Schneider was a loyal customer: the last time she bought a work of art was at the fair several years ago. Behind her was a stand dedicated to Art Money, a startup founded in 2015 by Australian entrepreneur Paul Becker, which offered to finance purchases at the fair if customers were willing to pay 10% and commit to a payment schedule. monthly repayment.
This year marks the 20th anniversary of the New York edition of the Affordable Art Fair, which exists alongside other editions in cities such as Amsterdam, London and Singapore. It’s just one of many franchises in the ever-expanding universe of Ramsay Fairs, the company that acquired the Volta Art Fair in 2019.
In January, Erin Schuppert became the Affordable Art Fair’s final director for the New York edition following the departure of previous director, Vanessa Seis, in October 2021. Schuppert, 31, had spent most of her career in the auction world, but left blue-chips behind to pursue this more accessible market.
“To put it bluntly, it’s just a lot more fun,” Schuppert said. “I think what stands out from our event is that our audience is very engaged and most people who come to the show arrive really ready to transact.”
This year’s edition included nearly 70 galleries and received around 7,500 visitors before the fair ended on September 25. A spokeswoman said $1.8 million in business was made on site, although more sales will continue to be reported over the coming weeks.
The majority of galleries come from the tri-state area, as do clients, who might take their newly acquired canvases to a bubble-wrapping station before hopping in a taxi home. The pace of sales was so rapid that many dealers could be seen dragging new paintings to occupy the walls, tearing packing tape at breakneck speed.
Some galleries have closed their storefronts during the pandemic to save money on rent. When they realized that most sales were through their websites and occasional fairs, there was no reason to return to their physical stores. Additionally, many dealers had to deal with their day-to-day work.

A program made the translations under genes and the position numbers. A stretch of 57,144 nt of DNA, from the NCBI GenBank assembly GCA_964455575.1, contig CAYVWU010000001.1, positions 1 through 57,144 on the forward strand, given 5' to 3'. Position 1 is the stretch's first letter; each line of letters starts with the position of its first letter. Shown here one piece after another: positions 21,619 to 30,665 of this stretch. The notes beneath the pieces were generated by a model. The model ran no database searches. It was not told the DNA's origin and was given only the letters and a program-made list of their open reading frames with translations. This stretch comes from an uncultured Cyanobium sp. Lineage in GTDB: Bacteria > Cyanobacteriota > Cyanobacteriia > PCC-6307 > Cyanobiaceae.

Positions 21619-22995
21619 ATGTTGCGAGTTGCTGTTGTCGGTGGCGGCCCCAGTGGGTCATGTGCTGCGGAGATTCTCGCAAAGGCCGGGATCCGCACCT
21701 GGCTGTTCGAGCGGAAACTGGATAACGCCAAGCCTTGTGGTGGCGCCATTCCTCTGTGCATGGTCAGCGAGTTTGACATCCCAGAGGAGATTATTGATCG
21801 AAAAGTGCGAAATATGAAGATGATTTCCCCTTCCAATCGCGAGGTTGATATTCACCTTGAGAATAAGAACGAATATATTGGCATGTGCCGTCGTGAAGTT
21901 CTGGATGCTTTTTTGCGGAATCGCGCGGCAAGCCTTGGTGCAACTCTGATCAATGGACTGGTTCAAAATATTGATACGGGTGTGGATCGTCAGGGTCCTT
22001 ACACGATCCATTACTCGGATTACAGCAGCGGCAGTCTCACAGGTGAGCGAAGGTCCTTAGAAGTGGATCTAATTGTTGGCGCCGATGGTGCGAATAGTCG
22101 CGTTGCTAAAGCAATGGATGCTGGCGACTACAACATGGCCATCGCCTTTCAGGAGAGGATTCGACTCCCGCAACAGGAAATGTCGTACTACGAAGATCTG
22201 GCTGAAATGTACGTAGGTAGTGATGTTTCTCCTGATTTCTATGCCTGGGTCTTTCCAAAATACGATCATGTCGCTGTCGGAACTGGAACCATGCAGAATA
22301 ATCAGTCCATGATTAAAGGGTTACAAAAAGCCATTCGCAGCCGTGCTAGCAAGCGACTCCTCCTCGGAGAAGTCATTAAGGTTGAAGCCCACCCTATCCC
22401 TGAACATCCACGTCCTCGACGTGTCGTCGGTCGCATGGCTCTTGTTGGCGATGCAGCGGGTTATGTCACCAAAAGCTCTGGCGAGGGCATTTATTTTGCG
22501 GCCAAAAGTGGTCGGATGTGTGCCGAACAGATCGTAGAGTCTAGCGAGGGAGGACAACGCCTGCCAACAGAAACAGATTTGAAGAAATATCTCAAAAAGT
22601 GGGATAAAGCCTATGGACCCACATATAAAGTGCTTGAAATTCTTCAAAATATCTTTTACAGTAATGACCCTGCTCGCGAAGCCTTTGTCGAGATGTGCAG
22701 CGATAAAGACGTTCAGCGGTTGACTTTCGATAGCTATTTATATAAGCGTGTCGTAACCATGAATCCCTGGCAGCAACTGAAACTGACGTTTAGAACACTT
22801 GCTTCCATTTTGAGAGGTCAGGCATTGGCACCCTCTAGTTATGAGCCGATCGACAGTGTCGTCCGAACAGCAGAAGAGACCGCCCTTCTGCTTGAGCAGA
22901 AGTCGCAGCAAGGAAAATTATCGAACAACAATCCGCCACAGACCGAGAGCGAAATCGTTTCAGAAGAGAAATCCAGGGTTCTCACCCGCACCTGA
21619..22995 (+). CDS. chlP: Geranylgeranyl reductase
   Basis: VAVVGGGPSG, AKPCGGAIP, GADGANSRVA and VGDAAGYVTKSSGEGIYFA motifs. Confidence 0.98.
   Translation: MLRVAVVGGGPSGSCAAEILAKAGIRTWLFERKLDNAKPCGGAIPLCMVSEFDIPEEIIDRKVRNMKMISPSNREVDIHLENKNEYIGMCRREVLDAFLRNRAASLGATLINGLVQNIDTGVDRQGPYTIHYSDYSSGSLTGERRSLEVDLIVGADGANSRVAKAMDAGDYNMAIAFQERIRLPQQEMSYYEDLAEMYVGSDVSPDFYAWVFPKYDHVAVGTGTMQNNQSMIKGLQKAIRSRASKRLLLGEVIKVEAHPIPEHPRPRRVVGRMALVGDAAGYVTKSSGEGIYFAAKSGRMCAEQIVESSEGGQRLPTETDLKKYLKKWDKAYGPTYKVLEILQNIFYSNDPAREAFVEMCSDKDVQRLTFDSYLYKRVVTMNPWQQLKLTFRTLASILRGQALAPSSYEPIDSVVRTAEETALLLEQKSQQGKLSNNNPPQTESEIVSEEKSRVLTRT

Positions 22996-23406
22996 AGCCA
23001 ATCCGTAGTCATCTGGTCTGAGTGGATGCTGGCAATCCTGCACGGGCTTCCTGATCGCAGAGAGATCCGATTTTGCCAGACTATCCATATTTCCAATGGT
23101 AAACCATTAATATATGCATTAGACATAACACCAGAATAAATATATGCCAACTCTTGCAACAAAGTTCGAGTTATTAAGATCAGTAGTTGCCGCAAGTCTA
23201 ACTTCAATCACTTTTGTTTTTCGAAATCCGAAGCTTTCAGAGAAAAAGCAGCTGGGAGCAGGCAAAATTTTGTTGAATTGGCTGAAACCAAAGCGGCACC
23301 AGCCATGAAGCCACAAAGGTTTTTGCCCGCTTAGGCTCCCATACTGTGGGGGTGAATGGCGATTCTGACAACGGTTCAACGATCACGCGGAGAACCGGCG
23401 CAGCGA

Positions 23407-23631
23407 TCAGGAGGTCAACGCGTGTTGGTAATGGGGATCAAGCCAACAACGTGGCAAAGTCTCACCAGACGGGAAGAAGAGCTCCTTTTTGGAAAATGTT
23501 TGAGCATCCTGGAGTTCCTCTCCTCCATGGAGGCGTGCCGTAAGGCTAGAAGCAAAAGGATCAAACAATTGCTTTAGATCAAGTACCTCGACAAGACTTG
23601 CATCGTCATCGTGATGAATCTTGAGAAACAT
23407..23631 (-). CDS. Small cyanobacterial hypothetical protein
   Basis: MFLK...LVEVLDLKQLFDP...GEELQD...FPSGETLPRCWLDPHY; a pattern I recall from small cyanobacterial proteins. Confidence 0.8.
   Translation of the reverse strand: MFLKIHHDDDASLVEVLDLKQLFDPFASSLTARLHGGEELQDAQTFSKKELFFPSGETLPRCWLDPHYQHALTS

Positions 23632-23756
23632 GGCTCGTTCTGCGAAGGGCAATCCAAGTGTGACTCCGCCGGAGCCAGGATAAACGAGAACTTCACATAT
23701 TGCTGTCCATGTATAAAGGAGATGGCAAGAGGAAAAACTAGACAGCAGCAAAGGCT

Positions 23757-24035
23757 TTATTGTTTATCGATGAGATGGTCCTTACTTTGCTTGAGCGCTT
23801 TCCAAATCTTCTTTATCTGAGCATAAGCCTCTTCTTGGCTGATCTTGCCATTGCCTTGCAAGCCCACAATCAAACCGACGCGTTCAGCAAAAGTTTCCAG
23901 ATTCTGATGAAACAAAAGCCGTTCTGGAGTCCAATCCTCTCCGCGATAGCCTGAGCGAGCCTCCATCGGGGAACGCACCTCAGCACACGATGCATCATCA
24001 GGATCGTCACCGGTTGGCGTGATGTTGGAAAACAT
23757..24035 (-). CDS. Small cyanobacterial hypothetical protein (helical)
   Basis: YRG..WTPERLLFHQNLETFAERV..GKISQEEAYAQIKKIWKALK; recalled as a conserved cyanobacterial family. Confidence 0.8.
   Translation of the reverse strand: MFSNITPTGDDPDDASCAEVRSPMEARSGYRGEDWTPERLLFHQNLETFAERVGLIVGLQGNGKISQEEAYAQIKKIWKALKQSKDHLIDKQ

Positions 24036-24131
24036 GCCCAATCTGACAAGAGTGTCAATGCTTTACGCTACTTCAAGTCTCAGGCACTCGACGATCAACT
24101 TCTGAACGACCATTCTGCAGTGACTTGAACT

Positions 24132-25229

Sherri Littlefield, who works as a content creator for Nordstrom, founded Candy Gallery in 2016 with a mission to help emerging artists. Like many small galleries accustomed to selling online, it has seen little change in sales volume during the lockdown.
“But when we came back to art fairs, it really felt like people were eager to buy,” she told Artnet News. “People wanted more art in their homes if something like Covid happened again.”
Shivang Jhunjhnuwala, a 27-year-old retailer from Hong Kong, founded Young Soy Gallery in 2020 to give voice to the artists of his city. But often the dealer had to weigh the benefits of the exhibition against the costs of participating in the international art circuit.
“It’s expensive to bring in art,” Jhunjhnuwala said. Rising prices in the shipping industry squeezed his profit margin, so the dealer got creative and sourced most of his stall’s works from artists in the tri-state area or of those who lived on his way to the fair via London.
Partly because of these difficulties, Shuppert said future New York editions of the Affordable Art Fair will focus on American galleries.
“Currently more than half of our exhibitors are based in the United States,” she said, adding that the fair also requires galleries to feature living artists. “We support their commercial viability.”